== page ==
In Walker’s case, the context, intention and meaning of her comments about the slave trade were examined in detail at a hearing by Labour’s South-East England organiser, Harry Gregson, in May 2016 and she was cleared of all charges of antisemitism. Why then devote an entire chapter to the historical inaccuracy of those comments while dealing in the most cursory way with the allegations for which Walker was expelled for in 2019? On this matter, Renton mentions only that Walker has repeatedly complained that Holocaust Memorial Day did not commemorate any genocides save for that of the Jews [p.71].

In fact, Walker’s critique of Holocaust Memorial Day is that is it does not commemorate other holocausts which preceded the Nazi genocide only those which followed it. It is a criticism that has also been made in the past by Armenian community organisations over the failure to commemorate the 1915 genocide and by those like Walker, who campaign for the ‘African holocaust’, in which 15 million Africans were enslaved and, in many cases, murdered (1.8 million died on the slave ships alone) and tens of millions more killed in Belgian Congo and elsewhere, to be properly remembered. For someone who frequently accuses the left of being blithe to offending Jewish sentiment, Renton shows a surprising disregard to the feelings of black people and anti-racist activists for whom this remains a burning injustice.

Renton’s accuses Chris Williamson of using his “social media account to amplify the audience of people with a track record of antisemitism”. His gives three examples. First, a retweet in April 2018 of Scott Nelsen, a Labour supporter with a large Twitter following, who 3 years earlier had posted an antisemitic comment and had since apologised. In the second case, Williamson attended a meeting at the Beautiful Days Festival at which social media personality Vanessa Beeley spoke. Williamson complimented her on her speech. Beeley has a track record of making conspiratorial statements about the malign influence of Zionists on British foreign policy towards Syria, among things. In December 2018 Williamson shared an online petition opposing the decision of Islington Council to ban Gilad Atzmon, the antisemitic Israeli born Jazz saxophonist, from playing at the Assembly Halls along with rock band The Blockheads. Williamson deleted the petition and apologised for posting it later that day when Atzmon’s track record of anti-Jewish racism was brought to his attention.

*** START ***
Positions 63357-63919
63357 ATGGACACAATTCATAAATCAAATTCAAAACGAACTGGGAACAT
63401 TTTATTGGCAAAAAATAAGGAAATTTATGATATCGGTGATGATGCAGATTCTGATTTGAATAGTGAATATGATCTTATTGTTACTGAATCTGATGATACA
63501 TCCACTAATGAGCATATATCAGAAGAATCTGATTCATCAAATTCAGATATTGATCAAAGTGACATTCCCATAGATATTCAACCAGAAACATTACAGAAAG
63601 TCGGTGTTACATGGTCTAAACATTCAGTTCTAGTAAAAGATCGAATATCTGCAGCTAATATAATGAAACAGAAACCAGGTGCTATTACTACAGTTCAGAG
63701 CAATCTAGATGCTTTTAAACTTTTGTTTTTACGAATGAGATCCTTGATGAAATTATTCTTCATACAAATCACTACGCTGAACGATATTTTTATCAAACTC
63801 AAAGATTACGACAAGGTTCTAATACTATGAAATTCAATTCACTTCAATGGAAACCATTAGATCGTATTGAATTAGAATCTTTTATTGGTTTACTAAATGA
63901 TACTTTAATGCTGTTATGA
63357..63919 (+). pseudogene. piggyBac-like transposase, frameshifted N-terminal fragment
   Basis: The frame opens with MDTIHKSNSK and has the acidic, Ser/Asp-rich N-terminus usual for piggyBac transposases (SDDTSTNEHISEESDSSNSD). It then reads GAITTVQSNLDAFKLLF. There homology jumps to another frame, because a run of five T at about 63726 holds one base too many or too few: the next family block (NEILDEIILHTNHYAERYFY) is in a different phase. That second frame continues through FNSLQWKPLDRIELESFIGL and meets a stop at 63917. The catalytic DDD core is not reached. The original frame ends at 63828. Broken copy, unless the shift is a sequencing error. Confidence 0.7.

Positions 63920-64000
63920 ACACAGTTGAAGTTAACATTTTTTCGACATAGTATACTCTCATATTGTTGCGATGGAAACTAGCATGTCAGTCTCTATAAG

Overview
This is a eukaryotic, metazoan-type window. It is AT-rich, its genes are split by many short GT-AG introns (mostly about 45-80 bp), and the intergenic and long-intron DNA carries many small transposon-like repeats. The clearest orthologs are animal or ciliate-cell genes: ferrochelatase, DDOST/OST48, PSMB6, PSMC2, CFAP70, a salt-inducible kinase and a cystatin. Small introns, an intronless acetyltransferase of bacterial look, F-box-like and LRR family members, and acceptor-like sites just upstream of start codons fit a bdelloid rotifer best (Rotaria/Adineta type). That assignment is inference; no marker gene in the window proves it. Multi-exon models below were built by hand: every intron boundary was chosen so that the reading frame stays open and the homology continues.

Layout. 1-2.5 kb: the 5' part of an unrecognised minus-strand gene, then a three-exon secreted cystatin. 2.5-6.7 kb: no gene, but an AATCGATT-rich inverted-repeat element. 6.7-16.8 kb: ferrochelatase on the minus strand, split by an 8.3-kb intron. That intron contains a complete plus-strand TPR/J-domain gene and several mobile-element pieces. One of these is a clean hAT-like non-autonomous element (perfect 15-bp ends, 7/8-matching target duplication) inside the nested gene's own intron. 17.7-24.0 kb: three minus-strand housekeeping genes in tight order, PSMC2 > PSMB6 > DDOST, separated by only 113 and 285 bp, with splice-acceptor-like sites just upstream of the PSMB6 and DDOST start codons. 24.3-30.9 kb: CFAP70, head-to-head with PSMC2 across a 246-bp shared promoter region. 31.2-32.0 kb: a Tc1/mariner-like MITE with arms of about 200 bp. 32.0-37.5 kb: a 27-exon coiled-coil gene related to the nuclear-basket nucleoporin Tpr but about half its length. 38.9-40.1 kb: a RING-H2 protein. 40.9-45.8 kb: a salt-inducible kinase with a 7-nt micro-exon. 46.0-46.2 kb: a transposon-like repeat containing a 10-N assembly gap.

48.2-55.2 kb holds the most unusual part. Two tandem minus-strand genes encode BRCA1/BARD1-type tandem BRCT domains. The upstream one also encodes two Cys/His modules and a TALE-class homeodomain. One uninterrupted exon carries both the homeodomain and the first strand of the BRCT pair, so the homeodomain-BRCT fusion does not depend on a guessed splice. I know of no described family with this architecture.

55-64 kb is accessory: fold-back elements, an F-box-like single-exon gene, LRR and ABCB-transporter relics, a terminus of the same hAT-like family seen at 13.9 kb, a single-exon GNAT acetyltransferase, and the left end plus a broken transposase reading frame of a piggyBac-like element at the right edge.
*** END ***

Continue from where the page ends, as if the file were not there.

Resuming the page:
The accusation here is not that there was anything antisemitic about Nelsen’s 2018 tweet, Beeley’s speech or the notion of Atzmon playing his saxophone at a gig in Islington, which Williamson should not have endorsed. This was not a Mear One scenario in which Williamson failed to spot an antisemitic reference or trope and later apologised for the oversight as Jeremy Corbyn had done and which Renton is willing to excuse as a genuine mistake. Rather he damns Williamson for not knowing the track record of Nelsen, Beeley or Atzmon.

This criticism seems to misunderstand how most social media works. Users frequently have hundreds if not thousands of friends and followers. Likes, shares and retweets generally occur on their own merits, not after conducting a due diligence exercise into the person who posted or tweeted them. Nelsen, Beeley and Atzmon are not Tommy Robinson, David Irving or Nick Griffin. None of them are sufficiently well known for Williamson to be expected to have a detailed knowledge of their “track record”.

In Nelsen’s and Atzmon’s case, Williamson’s response when challenged was that he had not known that either had made antisemitic statements in the past. In the former case, he then pointed out that Nelsen had issued a full apology which seemed sincere and in the latter case he immediately deleted the petition in support of Atzmon and apologised for having shared it. To label Williamson a “Jew Baiter” and demand his expulsion by Labour Party, as the Jewish Labour Movement did was unwarranted. Likewise, to criticise those on the left who defended Williamson against such demands, as Renton does, is to endorse the use of guilt by association.

The Crisis in Context

Missing from this account is any historical perspective of its primary subject matter, the Labour Party and antisemitism. Renton acknowledges in passing that press coverage claiming British Jews had broken with Labour began not under Corbyn but his predecessor, Ed Miliband.[14] Miliband, who identified as a liberal Zionist, would have been the first Jewish Prime Minister since Disraeli if elected. He was accused by journalists of forfeiting the support of Jewish voters after he condemned “the killing of hundreds of innocent Palestinian civilians” by Israel in its attack on Gaza in July 2014 and whipped Labour MPs to support a motion backing recognition of a Palestinian state in October 2014.